February 12, 2014 — The Perrella Gallery will feature a new exhibition of work by Fultonville NY, photo journalist Erik Schnackenberg. The exhibition features Schnackenberg’s black and white photographs taken in Northern Ireland during the height of the political upheaval in the mid-1970’s. This period, known to the Irish as “The Troubles,” is chronicled in Schnackenberg’s powerful images featured in the exhibition. The exhibition also juxtaposes reproductions of newspaper broadsides from Northern Irish newspapers of the time.
Schnackenberg worked 40 years as a professional commercial photographer working in New York City, shooting advertisement photography. “During this period I often felt the need to escape Madison Avenue for even wilder and more primitive environments. The Amazon River, The Troubles in Northern Ireland, the Middle East, the Kurds in Turkey…all helped me maintain a sense of reality,” says Schnackenberg.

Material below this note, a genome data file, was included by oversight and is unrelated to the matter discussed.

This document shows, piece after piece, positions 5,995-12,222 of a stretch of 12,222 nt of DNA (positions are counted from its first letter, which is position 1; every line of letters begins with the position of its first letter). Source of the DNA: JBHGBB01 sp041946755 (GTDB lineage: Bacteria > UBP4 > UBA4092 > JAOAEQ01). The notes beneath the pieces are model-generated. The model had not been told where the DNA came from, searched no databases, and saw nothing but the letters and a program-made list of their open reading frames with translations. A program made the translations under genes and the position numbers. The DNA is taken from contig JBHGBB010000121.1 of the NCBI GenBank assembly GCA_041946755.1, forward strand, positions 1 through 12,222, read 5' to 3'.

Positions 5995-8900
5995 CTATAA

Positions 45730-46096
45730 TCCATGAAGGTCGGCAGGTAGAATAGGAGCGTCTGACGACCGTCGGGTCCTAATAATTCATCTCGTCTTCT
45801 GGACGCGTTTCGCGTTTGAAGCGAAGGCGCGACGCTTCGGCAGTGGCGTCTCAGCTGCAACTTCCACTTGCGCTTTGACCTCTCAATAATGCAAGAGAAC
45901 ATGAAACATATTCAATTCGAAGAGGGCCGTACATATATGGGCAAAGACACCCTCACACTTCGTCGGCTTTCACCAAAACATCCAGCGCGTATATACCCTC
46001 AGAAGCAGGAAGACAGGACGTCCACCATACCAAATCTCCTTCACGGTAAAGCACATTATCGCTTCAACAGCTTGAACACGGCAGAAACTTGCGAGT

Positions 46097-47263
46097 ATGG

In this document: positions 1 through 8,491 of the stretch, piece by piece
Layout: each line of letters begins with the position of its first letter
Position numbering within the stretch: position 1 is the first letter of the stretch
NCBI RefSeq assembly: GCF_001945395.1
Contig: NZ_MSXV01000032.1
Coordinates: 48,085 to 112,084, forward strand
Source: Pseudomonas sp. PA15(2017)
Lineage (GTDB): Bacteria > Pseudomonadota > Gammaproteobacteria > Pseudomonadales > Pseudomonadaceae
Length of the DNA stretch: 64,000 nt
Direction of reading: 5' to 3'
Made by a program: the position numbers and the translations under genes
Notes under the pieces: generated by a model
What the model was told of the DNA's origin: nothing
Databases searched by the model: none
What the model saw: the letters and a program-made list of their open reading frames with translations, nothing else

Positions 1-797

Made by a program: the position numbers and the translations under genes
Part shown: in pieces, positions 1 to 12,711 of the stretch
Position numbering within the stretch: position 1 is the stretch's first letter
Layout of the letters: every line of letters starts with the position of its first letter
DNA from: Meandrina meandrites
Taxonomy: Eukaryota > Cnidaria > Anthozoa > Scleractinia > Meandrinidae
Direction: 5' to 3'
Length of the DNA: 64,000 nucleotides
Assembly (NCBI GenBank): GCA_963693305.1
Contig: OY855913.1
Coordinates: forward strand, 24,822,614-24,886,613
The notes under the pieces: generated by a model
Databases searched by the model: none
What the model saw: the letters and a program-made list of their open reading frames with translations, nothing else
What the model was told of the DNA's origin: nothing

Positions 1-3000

Schnackenberg holds a Bachelor of Fine Arts from Pratt Institute in New York City and is currently retired from commercial photography. He taught commercial photography and photo journalism in New York City as well as in Providence, Rhode Island. His work has been featured in many anthologies. An important influence on Schnackenberg’s work was David Douglas Duncan, the original “Yankee Nomad” of Life magazine. His photography includes “knock your eyes out,” color images for a national ad to black and white photography which he feels has a more abstract feel and intensity.
An artists’ reception is scheduled for Friday, February 28, from 7:00 – 9:00 p.m. at the Gallery; refreshments will be served and the public is cordially welcome.
Schnackenberg will also give a talk about his work on Wednesday, March 5 from 12:00 – 1:00 p.m. in the Perrella Gallery. This event is free and open to the public.
Gallery hours are Monday – Friday from 10:00 a.m. – 5:00 p.m. with extended hours until 9:00 p.m. on Wednesday or by appointment. The Gallery is closed weekends and holidays. For further information, call 736-FMCC (3622), ext. 8977 or the Perrella Gallery at ext. 8879.